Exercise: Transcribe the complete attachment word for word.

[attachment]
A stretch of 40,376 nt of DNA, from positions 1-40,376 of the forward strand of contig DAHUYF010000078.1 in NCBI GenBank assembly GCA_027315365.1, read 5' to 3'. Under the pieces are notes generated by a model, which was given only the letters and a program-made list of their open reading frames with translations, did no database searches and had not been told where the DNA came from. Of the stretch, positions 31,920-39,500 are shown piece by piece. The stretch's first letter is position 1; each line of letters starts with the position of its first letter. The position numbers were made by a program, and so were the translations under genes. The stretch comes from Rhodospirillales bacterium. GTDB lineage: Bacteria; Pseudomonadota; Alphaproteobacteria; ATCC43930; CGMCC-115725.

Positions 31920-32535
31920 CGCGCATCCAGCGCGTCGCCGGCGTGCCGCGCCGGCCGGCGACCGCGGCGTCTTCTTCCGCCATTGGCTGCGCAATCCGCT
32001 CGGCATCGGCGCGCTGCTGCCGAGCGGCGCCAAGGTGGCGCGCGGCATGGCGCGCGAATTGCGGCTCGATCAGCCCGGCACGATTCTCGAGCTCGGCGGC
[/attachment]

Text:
A stretch of 40,376 nt of DNA, from positions 1-40,376 of the forward strand of contig DAHUYF010000078.1 in NCBI GenBank assembly GCA_027315365.1, read 5' to 3'. Under the pieces are notes generated by a model, which was given only the letters and a program-made list of their open reading frames with translations, did no database searches and had not been told where the DNA came from. Of the stretch, positions 31,920-39,500 are shown piece by piece. The stretch's first letter is position 1; each line of letters starts with the position of its first letter. The position numbers were made by a program, and so were the translations under genes. The stretch comes from Rhodospirillales bacterium. GTDB lineage: Bacteria; Pseudomonadota; Alphaproteobacteria; ATCC43930; CGMCC-115725.

Positions 31920-32535
31920 CGCGCATCCAGCGCGTCGCCGGCGTGCCGCGCCGGCCGGCGACCGCGGCGTCTTCTTCCGCCATTGGCTGCGCAATCCGCT
32001 CGGCATCGGCGCGCTGCTGCCGAGCGGCGCCAAGGTGGCGCGCGGCATGGCGCGCGAATTGCGGCTCGATCAGCCCGGCACGATTCTCGAGCTCGGCGGC